Unfortunately for Brady, his 9-0 playoff record wouldn’t last. The 2005 Patriots were beaten in the divisional round of the playoffs by the Broncos, and in 2006, Brady took an awful Patriots team all the way to the AFC Championship Game, where he was beaten by Manning for the first time in the playoffs. Brady had beaten Manning both prior times, in 2003 and 2004.
The next season, in 2007, the Patriots took the league by storm, when they would pressure wash the competition right off the field. A loaded offense which had added Wes Welker and Randy Moss was nearly unstoppable. Brady broke Manning’s single-season touchdown passes record with 50, 23 of which went to Moss – also a single season record, and their 589 total points became a new NFL record. Brady also won his first MVP award. The team finished 16-0 in the regular season, although their perfect season hopes were dashed in the Super Bowl by the New York Giants. The next season, Brady’s season ended early in the first game, as a dirty hit by Bernard Pollard resulted in a torn ACL, ending his season.
Brady rebounded fairly well in the 2009 season, leading the Patriots to a 10-6 record even while his knee was still healing. They were beaten in the Wild Card round, however, by the Baltimore Ravens. In 2010, a new Patriots offense featuring rookie tight ends Rob Gronkowski and Aaron Hernandez led to an energized Brady, who threw for 36 touchdowns and only 4 interceptions, winning his second MVP award, as well as posting a 14-2 record. Yet once again, the Patriots’ Super Bowl hopes were prematurely dashed by the New York Jets. The following season, Brady once again led the Patriots back to the Super Bowl, only to lose again to the Giants.
In 2012 and 2013, the Patriots made the AFC Championship Game, but lost both times. In each season, the team suffered significant late-season injuries, to cornerback Aqib Talib in 2012, and to Gronkowski in 2013. It seemed like Brady would never get back to the Super Bowl.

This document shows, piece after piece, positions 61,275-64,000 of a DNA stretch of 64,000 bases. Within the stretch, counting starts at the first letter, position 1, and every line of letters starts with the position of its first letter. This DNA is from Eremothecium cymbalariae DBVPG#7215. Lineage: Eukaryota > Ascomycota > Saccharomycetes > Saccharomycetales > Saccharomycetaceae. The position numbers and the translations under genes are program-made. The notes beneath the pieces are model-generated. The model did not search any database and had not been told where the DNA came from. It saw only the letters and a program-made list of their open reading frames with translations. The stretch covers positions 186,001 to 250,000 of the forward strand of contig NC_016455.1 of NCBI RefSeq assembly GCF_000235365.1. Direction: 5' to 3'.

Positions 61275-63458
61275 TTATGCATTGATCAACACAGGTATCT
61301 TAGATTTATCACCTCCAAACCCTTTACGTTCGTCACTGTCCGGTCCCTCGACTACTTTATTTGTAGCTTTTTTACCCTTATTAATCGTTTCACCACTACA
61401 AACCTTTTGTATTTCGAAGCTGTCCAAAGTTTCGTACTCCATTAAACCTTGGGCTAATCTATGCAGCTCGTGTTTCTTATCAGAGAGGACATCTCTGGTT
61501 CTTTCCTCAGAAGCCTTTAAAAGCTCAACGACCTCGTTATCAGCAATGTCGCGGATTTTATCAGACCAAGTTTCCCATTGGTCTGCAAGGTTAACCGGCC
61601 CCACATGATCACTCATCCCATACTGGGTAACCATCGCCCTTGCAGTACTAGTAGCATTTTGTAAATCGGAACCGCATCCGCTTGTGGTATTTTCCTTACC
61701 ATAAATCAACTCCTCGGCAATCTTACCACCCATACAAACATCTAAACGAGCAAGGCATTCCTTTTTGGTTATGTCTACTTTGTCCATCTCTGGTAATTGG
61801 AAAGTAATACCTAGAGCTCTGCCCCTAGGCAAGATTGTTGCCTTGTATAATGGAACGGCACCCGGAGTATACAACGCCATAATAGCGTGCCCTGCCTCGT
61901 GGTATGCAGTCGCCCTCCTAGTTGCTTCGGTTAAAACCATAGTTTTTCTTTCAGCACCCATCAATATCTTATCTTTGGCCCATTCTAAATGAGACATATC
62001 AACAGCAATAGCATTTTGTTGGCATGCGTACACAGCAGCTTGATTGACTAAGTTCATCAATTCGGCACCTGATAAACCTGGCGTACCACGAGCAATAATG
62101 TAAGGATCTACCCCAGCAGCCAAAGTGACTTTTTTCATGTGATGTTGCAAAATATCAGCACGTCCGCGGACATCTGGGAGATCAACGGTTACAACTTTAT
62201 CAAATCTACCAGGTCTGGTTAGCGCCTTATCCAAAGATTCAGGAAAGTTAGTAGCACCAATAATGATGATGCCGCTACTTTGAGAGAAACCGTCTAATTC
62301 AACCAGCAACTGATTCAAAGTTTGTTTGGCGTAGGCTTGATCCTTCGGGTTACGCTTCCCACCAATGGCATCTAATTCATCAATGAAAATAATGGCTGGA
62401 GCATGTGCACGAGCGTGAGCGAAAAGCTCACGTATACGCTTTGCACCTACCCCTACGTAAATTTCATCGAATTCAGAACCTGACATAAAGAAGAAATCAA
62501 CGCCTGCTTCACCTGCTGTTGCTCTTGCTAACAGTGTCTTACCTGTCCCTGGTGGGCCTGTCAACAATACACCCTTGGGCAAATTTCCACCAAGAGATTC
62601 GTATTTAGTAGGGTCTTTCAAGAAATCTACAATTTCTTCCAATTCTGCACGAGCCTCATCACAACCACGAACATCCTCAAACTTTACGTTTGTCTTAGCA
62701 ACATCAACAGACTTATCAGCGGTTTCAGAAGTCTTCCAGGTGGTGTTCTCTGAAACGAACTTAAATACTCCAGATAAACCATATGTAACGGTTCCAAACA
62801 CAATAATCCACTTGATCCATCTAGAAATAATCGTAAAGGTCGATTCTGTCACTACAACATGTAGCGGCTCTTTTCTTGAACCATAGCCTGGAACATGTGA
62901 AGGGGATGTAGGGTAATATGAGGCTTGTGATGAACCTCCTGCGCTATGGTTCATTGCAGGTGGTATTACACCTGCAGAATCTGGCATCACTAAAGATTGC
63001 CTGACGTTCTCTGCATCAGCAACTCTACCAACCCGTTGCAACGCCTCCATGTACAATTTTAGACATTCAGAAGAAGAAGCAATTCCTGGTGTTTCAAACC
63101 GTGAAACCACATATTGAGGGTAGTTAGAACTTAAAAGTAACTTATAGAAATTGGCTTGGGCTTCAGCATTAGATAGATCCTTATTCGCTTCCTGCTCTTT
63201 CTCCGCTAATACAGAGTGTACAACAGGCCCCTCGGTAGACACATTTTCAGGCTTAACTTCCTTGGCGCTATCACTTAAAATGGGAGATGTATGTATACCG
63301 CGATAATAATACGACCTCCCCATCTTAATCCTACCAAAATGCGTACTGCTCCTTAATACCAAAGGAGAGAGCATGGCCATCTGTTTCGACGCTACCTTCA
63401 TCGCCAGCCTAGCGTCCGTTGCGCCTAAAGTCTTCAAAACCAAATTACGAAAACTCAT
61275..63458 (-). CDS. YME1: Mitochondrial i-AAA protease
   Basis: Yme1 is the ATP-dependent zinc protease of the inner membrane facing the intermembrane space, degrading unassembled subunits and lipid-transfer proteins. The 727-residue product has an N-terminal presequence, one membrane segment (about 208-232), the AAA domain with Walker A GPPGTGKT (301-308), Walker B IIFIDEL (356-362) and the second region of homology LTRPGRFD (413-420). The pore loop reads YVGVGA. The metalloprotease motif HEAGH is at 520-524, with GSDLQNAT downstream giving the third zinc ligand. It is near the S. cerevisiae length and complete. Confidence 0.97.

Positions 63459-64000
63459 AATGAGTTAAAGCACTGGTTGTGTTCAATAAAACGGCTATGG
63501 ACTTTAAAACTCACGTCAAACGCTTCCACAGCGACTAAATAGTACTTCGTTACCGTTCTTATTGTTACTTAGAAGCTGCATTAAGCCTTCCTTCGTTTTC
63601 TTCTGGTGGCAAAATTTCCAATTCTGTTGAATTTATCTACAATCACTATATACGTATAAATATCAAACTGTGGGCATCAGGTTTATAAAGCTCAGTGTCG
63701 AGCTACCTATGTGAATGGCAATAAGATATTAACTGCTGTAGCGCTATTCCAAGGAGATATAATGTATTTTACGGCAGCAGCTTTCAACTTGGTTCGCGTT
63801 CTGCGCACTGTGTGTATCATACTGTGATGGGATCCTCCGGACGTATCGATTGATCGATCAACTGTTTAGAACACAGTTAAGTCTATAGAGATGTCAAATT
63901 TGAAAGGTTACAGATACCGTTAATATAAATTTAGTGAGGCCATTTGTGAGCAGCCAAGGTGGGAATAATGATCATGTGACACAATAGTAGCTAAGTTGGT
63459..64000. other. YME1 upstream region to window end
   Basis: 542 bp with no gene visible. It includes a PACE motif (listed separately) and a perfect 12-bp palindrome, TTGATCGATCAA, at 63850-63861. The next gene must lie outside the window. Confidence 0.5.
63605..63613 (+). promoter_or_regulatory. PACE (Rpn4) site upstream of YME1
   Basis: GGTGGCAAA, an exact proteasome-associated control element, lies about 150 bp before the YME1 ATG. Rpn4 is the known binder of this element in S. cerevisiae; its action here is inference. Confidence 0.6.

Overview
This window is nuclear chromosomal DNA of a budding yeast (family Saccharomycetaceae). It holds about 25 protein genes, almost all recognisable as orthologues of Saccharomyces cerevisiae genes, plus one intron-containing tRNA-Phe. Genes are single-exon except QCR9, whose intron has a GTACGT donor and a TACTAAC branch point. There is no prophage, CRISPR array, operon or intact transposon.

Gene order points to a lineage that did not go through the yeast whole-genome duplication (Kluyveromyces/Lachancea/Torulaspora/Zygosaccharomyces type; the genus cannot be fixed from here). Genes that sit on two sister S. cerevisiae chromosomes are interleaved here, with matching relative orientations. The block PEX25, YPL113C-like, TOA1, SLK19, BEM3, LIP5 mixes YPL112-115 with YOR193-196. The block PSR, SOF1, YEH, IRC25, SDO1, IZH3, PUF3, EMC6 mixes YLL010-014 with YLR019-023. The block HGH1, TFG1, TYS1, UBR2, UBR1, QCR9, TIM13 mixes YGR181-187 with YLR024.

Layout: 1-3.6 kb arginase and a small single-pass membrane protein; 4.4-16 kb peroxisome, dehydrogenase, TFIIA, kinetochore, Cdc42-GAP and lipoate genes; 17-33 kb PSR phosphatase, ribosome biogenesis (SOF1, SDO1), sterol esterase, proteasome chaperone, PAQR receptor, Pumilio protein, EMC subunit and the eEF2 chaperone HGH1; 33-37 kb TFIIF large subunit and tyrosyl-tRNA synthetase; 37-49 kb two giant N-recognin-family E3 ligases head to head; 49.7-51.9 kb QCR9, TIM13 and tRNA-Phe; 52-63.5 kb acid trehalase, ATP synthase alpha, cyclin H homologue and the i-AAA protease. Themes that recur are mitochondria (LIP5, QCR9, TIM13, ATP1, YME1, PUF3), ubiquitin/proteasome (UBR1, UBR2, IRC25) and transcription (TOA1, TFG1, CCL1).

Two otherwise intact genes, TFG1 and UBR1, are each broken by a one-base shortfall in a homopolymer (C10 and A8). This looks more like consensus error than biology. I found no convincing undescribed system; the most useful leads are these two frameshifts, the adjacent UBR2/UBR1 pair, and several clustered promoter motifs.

Last season, Brady was written off by most of the main media outlets after only four weeks. The team’s 2-2 record was unacceptable, and rookie Jimmy Garoppolo was being touted as the new starter. Brady responded by setting the league on fire, only losing one game for the remainder of the season, and leading a comeback victory against the Ravens in the divisional round, before throttling the Colts in the AFC Championship Game. Of course, the Deflategate scandal broke out shortly thereafter, attempting to disrupt the team before their Super Bowl match-up against the Seattle Seahawks.
In the Super Bowl, Brady was faced with a daunting task. Down 24-14 heading into the fourth quarter, Brady had to lead two touchdown drives against arguably the best defense ever, and did so without skipping a beat. While it took Malcolm Butler’s improbable, Super Bowl-winning interception to seal the game, Brady had willed the Patriots back to victory, winning his fourth Super Bowl and, in the eyes of many, cementing his legacy as the greatest of all time. All this success for Brady started back on draft night in 2000, when the Patriots took a chance on a scrawny kid from Michigan with the 199th overall pick.